COVID-19 News

UT’s Plan for Evolving Delta Variant

By Thomas Byrne


Despite the Delta variant of COVID-19 pushing hospitals around the country to the brink, the University of Tampa is confident that its plan to get all students back to in-person learning will help minimize the spread of the virus. 

The Spartan Shield Health Safety Plan was created in September 2020 to help guide the UT community through the pandemic. Students should be able to look at this and find out what rules they have to follow, and where they need to follow them. 

Wearing masks on campus, social distancing, and sanitizing all the equipment in classrooms were all key at the start. As the summer began, when many felt the pandemic could be coming to an end, UT was able to remove the physical distancing aspect from the plan.

Even though COVID-19 cases have been on the rise in some specific areas of the country, Stephanie Russell Krebs, vice president for student affairs, said students can still feel good about returning to campus, and that they should be excited about some of the changes they’ll find in this year’s safety plan.

“Physical distancing is removed,” said Krebs. “And something I think students will be excited about is we removed the residential moratorium, so guests will be allowed in the dorms.” 

These types of changes may bring back a sense of normalcy to the student body. However, as cases of the Delta variant rise, the plan may need to be altered again.

“Our plan is built to be flexible; we meet regularly with the health department and Tampa General,” said Krebs. “Going away from face-to-face would really be a last resort.”

Perhaps the most effective way for students to work together to avoid a major outbreak on campus is to get the vaccine. 

Due to Florida Senate Bill 2006, schools in Florida do not have the ability to require students to get the vaccine. But that does not mean schools cannot help in making vaccines more accessible to their students. 

UT has a partnership with Wal-Mart, and with a grocery-style location just down the street from campus, students can pick up food while they get their vaccine.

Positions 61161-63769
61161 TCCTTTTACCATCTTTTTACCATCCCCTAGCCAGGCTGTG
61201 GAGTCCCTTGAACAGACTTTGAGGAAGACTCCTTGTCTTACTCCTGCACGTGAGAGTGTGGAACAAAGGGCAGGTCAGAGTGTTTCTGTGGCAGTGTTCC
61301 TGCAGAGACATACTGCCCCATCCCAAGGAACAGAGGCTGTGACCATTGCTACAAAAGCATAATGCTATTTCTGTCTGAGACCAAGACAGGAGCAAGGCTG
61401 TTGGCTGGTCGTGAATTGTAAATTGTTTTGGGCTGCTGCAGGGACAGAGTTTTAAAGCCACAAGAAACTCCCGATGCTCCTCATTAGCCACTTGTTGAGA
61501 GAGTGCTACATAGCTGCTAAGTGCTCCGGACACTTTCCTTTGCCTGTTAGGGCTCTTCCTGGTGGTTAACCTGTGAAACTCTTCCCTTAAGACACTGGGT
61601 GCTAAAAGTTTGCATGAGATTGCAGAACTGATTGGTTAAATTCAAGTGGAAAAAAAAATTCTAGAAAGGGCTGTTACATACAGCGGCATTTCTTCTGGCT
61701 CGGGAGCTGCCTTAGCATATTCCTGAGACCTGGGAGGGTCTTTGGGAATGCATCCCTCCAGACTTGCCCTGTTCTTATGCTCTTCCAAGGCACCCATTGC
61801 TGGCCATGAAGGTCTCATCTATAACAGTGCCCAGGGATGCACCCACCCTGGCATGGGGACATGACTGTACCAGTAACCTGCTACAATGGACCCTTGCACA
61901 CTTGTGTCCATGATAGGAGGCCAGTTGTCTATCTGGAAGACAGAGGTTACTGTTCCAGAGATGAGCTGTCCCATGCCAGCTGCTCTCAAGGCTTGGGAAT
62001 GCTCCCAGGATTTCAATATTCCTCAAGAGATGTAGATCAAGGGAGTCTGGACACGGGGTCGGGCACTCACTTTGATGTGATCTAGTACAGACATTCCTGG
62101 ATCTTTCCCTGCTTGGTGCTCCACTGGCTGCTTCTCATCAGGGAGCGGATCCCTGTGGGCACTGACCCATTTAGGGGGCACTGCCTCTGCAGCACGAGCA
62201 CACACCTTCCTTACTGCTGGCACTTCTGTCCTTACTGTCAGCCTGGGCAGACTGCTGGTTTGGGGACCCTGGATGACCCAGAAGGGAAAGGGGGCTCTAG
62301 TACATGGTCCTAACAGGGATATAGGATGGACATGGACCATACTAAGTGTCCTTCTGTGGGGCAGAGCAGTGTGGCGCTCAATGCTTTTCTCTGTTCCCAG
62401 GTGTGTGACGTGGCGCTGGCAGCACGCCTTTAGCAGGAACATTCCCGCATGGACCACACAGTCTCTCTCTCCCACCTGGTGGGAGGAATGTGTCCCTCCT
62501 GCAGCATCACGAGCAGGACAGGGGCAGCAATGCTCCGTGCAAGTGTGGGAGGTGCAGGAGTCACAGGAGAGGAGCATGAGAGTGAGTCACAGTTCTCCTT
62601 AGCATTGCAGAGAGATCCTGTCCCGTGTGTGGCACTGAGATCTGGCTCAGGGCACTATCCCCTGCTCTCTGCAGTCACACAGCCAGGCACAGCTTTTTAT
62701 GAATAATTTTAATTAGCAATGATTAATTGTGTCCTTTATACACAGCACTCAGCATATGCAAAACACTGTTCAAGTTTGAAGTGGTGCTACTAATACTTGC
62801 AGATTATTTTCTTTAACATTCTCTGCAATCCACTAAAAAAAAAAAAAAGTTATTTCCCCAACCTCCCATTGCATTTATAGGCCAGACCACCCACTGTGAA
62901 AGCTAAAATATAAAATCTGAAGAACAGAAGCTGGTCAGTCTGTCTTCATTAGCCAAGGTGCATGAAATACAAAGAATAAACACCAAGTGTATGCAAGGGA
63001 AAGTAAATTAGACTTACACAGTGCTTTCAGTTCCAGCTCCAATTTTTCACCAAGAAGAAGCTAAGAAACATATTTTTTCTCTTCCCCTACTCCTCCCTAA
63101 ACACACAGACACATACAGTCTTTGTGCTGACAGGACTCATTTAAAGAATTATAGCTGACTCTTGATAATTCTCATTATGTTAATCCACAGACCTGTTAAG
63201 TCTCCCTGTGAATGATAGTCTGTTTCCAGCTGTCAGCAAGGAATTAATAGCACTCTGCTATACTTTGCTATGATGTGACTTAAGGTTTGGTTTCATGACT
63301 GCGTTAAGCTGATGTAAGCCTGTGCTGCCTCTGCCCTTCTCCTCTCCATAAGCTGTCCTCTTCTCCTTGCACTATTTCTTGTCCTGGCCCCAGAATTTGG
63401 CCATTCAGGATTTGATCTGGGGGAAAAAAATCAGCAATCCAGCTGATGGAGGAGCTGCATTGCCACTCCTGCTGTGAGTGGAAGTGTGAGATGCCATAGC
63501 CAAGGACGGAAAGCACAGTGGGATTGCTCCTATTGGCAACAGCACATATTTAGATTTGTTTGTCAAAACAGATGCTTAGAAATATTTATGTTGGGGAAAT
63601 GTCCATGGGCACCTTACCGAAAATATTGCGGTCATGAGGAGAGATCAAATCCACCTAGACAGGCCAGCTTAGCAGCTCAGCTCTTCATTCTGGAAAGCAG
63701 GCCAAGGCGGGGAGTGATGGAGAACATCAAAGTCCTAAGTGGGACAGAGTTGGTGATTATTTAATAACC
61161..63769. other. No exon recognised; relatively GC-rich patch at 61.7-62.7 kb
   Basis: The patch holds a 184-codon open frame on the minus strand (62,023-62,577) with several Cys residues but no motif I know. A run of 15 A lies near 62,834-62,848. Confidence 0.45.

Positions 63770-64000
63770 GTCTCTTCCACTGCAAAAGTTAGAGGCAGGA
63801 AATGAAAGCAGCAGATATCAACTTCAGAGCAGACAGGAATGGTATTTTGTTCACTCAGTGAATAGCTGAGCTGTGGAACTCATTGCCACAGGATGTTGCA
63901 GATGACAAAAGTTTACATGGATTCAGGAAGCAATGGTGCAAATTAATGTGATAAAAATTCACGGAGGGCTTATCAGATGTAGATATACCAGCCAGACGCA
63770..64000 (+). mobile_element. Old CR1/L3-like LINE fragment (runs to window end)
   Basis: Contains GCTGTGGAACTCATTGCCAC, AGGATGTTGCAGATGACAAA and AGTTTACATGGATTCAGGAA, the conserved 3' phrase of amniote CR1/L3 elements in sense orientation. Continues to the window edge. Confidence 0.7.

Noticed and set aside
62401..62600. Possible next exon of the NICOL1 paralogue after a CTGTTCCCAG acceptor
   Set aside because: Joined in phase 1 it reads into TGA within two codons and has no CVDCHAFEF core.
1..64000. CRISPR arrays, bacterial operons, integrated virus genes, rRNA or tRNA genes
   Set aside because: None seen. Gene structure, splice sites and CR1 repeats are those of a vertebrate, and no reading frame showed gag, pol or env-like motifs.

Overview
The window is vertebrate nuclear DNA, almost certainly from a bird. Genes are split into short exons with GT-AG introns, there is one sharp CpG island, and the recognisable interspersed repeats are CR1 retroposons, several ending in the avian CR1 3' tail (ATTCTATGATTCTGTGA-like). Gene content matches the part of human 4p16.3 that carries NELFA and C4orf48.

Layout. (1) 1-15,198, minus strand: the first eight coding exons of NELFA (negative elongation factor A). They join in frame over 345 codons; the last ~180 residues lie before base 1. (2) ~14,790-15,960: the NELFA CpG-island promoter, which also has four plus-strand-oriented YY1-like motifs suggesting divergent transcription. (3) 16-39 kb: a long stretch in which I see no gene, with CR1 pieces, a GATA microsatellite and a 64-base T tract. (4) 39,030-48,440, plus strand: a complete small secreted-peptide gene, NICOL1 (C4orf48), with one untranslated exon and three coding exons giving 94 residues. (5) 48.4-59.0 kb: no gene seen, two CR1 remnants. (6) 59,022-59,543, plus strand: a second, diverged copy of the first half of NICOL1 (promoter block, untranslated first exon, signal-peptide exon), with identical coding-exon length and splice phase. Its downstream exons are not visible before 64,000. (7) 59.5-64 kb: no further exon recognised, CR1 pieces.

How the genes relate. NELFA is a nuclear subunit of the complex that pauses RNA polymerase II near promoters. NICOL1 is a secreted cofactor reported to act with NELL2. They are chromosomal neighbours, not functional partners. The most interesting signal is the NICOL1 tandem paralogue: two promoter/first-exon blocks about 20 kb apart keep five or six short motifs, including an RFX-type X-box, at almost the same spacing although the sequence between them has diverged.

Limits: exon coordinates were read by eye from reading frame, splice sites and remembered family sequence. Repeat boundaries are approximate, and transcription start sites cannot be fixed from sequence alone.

“I am definitely in the camp of strongly encouraging vaccines,” said Krebs. “I try to use my voice as a leader to get people to take vaccines if they can.” 

These efforts have made a difference, as some students have a much different outlook headed into this school year compared to their feelings last year. 

Jett Rosenstein, a junior entrepreneurship major, is among those eager to get back in the classroom.

“After reading UT’s Spartan Shield safety plan, I feel great about returning to in-person classes,” said Rosenstein. “After two straight semesters of being online in some capacity…I am glad that UT understands the importance of getting back to in-person classes as quickly and as safely as possible.”

One of the main requirements expressed in the official safety plan is that every person must wear a mask while indoors. Over the summer, UT’s mask mandate was able to be relaxed, but now that Delta cases are increasing, the school has re-imposed its mask policy indoors. 

“I definitely feel safe returning to campus,” said Jimmy Gerakios, sophomore sports management major. 

Gerakios already had COVID-19, and he is ready for masks to not be mandatory. 

“Many big universities in Florida have not made it mandatory, and I have not experienced college without a mask yet,” said Gerakios.  

Other key policies within the safety plan include people who test positive for COVID-19 or who were exposed must go into quarantine. Additionally, the cleaning and sanitization practices already in place will go on in the same way. 

While they cannot require it, the school has strongly encouraged students and staff multiple times through the safety plan and updates posted online to still get the vaccine.

UT has been able to remain on top of any possible COVID-19 outbreak taking place amongst students and staff. This year, the highest case count the school had in one week was 31 cases. While some policies have remained throughout the entirety of the pandemic, UT has allowed its plan to be fluid and adjust as more information comes out to the public. 

The creators of the Spartan Shield Health Safety Plan have allowed the experts from Tampa, different parts of Florida, and from around the country to guide their decision making. The plan will likely continue to reflect new information as it becomes available.

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